Flow Cytometric Quantitation of Cellular Proteins

  • Thomas D. Friedrich
  • F. Andrew Ray
  • Judith A. Laffin
  • John M. Lehman
Part of the Springer Protocols Handbooks book series (SPH)


Quantitation of specific proteins in complex mixtures is simplified by the use of antibodies directed against the protein of interest. If the specific protein is differentially expressed within a population of cells, quantitation of the protein in cell lysates by immunoblotting will provide an average quantity of the protein per cell. As a result, when comparing lysates of different cell populations, large changes in the amount of a protein in a small percentage of cells cannot be distinguished from small changes in the amount of the protein in a large percentage of cells. Flow cytometric analysis solves this problem by providing a means to measure the amount of a protein within each individual cell in a population. One restriction is that a specific fluorescently labeled probe, usually an antibody, is required for detection of the protein. Cells that are reacted with the antibody are then passed through a flow cytometer where a single cell suspension is focused into a stream that intersects a laser beam. As each cell passes through the beam, the fluorescent probes in each cell are excited and photomultiplier tubes register the degree of fluorescence (1).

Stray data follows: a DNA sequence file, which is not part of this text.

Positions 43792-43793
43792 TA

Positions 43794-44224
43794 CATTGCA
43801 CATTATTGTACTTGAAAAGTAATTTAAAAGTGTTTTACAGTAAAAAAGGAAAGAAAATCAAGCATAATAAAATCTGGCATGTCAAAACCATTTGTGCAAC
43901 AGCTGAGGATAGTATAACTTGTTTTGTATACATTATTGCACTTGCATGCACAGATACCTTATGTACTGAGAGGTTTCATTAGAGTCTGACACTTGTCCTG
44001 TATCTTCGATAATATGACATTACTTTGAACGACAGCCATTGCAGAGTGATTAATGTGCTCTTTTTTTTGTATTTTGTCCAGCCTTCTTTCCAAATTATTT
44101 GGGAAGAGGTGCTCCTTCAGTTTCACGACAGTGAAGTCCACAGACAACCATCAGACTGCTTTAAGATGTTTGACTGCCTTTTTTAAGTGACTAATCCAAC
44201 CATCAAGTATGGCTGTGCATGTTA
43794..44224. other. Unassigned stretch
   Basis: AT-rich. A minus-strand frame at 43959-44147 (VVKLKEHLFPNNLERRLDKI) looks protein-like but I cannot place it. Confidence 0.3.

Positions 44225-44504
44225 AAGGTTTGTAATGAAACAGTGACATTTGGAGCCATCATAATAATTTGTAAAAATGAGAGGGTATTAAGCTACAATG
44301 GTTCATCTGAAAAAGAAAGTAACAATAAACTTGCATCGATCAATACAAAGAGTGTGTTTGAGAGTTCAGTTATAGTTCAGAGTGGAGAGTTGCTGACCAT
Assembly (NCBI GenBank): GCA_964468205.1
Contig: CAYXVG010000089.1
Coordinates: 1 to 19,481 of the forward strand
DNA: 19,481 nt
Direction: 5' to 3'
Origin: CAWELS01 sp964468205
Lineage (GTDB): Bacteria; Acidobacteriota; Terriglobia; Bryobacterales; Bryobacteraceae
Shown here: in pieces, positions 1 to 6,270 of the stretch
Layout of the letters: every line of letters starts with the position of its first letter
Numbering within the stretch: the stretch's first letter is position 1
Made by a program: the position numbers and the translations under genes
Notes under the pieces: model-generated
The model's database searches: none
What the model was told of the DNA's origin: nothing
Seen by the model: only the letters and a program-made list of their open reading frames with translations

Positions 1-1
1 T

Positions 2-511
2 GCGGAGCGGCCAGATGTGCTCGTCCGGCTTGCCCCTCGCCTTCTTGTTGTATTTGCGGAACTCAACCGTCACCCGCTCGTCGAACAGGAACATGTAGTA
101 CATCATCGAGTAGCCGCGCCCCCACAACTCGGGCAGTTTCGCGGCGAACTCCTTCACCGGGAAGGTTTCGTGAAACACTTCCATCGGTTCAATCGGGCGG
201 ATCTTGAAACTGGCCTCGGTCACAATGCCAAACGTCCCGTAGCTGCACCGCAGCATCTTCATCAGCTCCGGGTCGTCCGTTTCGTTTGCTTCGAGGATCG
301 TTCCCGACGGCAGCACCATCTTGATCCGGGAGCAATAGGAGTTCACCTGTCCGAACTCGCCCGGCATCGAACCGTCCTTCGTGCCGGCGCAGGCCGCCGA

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Copyright information

© Humana Press Inc., Totowa, NJ 2002

Authors and Affiliations

  • Thomas D. Friedrich
    • 1
  • F. Andrew Ray
    • 2
  • Judith A. Laffin
    • 3
  • John M. Lehman
    • 4
  1. 1.Center for Immunology and Microbial DiseaseAlbany Medical College
  2. 2.Department of BiologyHartwick CollegeOneonta
  3. 3.Department of Microbiology, Immunology, and Molecular GeneticsThe Albany Medical CollegeAlbany
  4. 4.Center for Immunology and Microbial DiseaseAlbany Medical College

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